This time last year Alex Danson-Bennett was convinced she would never be able to play hockey again, writes Ella Jerman.
The former Great Britain captain lost the ability to read, walk or speak after sustaining a concussion when she hit the back of her head on a wall while on holiday in Kenya 18 months ago.
Having captained England at a home World Cup shortly before the trip, the seemingly insignificant moment turned her life upside down in an instant – but she immediately vowed to come back.
Those aspirations felt unimaginable not too long ago but Danson-Bennett has finally breathed her first sigh of relief having completed her first week back at Bisham Abbey in the GB Hockey set-up – a position the Olympic champion will never take for granted again.
“I’m a different human to the human I was a year ago,” said Danson-Bennett. “I’ll be really honest, there were just so many dark times over the last 16 months when I just wondered whether I’d get well or if something had been misdiagnosed.
“Just seeing the team, picking up my stick and being welcomed back in the first meeting was a day I didn’t know would come, so it was pretty special.
“This has been my home for many years, but I hadn’t been here for a year and it feels like an age.
“It’s been a big step but it’s just so good to be able to do so much more. It’s certainly better than the front room of my bedroom, that’s for sure.”
It’s been a tumultuous two years for Danson-Bennett, whose own sister, Claire, became paralysed at the end of August in a triathlon accident.
Both thankfully and remarkably, the siblings are now both back in action, Claire completing her first solo 5km wheelchair event at the weekend just four and a half months after her accident – but they’re both aware that making a full recovery is far from simple.
“I’ve managed to tolerate full days, be in the gym, do running and bike sessions – but not without symptoms,” added Alex. “Headaches are my primary problem. If they went, I feel like I could just crack on as before.
“I’m just grateful to be in an environment where I can tolerate lots of things going on. Everybody here knows me and knows my character and that if I could be on that pitch, I’d be there.
“We’re an incredibly close family. The past year has given me the most enormous perspective. I was too unwell to make contact with anybody. I wasn’t well enough to place any phone calls, read any messages or do anything for myself at that stage.
“I’m in complete awe of what Claire is going through. We’ve had our own challenges but we’ve had lots of good things along the way.
“Coming back to Bisham Abbey has helped enormously. I feel well supported, but not everybody is that fortunate which is why it’s important to highlight just how debilitating head injuries can be.”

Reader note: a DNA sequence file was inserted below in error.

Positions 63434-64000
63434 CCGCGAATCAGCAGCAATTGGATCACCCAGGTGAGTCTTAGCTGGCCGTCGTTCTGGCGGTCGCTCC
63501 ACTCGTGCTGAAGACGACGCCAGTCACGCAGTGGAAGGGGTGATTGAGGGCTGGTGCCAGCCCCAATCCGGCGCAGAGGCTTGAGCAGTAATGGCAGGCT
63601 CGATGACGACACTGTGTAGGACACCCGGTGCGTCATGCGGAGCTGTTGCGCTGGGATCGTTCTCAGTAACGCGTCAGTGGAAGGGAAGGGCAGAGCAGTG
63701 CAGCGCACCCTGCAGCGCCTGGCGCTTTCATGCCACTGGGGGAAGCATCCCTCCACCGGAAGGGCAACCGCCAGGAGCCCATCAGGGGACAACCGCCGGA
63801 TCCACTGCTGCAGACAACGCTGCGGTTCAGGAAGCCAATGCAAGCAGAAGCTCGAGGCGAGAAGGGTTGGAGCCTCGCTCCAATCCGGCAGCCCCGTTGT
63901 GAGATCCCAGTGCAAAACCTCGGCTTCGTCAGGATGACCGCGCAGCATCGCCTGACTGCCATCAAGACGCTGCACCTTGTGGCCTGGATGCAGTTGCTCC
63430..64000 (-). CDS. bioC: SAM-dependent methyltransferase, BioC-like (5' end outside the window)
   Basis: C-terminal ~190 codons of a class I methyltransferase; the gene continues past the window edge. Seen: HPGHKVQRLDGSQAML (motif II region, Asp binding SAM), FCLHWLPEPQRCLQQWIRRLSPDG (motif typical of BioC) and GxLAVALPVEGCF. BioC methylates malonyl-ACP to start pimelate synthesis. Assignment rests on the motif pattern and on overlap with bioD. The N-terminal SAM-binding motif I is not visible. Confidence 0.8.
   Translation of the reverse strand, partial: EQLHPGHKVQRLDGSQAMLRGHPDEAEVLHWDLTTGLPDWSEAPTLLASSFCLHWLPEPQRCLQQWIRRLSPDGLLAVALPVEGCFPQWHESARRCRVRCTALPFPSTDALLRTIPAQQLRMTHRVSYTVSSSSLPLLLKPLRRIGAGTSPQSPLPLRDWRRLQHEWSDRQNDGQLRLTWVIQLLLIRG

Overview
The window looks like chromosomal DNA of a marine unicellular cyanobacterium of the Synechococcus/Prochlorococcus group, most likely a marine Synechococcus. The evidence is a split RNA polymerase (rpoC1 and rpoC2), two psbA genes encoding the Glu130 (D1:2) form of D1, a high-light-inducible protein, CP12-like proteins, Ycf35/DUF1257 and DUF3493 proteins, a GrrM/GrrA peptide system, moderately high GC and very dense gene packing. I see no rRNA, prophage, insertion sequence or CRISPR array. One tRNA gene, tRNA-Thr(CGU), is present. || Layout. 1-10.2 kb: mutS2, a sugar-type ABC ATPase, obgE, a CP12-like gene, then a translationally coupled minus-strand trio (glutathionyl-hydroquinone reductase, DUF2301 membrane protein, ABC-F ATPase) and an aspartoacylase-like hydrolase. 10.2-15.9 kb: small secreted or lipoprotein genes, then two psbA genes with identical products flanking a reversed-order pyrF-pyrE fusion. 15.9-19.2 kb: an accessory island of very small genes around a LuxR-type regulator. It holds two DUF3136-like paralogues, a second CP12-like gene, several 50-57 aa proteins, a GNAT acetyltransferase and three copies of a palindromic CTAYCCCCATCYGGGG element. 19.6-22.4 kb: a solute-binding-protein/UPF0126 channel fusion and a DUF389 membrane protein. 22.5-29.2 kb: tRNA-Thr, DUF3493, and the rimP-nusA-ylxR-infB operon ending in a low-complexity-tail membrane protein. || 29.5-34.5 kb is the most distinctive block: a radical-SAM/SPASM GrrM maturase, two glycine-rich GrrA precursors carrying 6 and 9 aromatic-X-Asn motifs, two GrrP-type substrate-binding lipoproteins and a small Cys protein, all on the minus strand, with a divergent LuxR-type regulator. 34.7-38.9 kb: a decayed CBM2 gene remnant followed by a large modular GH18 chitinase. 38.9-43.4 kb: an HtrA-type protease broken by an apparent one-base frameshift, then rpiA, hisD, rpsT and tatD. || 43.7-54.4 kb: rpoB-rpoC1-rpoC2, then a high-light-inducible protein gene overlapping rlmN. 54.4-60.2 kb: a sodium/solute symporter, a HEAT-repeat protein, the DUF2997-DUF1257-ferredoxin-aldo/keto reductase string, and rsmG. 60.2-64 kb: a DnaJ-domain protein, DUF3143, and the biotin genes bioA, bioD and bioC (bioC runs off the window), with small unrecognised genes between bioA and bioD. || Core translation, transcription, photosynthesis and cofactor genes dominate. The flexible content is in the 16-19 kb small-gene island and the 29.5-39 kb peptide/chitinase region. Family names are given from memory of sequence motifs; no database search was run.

Day 1 ✅— Alex Danson MBE (@AlexDanson15) January 7, 2020
I can’t tell you how great it is to be back here with the @GBHockey ladies.
Still a way to go until I get back on the pitch, but I’m confident this will support my return
Thank you for all the support, its helped me enormously.#comeback #roadtotokyo #team #MTBI pic.twitter.com/0SZ2LHyg7U
Danson-Bennett is not the only member of Britain’s hockey squad to have recently suffered a head injury.
Two-time Olympic medallist Nicola White was similarly forced to leave the GB Hockey programme in December, suffering a freak concussion in a friendly against Ireland in March 2018 and not playing since following 20 months of recovery.
Suffering yourself is one thing but for Danson-Bennett, seeing a close companion suffer in silence is equally as traumatic. Now, she’s more determined than ever before to fight for the cause.
“At the moment, if you have been diagnosed with a concussion or a mild traumatic injury, your rehab is to go home and rest, but I believe that there’s so much more that can be done in that phase,” she added. “But the thing is, it’s invisible. It’s very difficult.
“Even now, I’m so delighted to be back, but no one can tell if I have a headache. I’d be the same because if someone else told me they had a headache, I’d be like ‘well, just get on with it’.
“I’m very lucky as I have no long-term motor control issues or cognitive issues, but there’s nothing mild about the symptoms that come with head injuries.
“Thousands and thousands of people suffer with this all over the country so if I’ve had any opportunity to just raise awareness for that person that has been forced to go back to work and is telling people they’re struggling, I do.”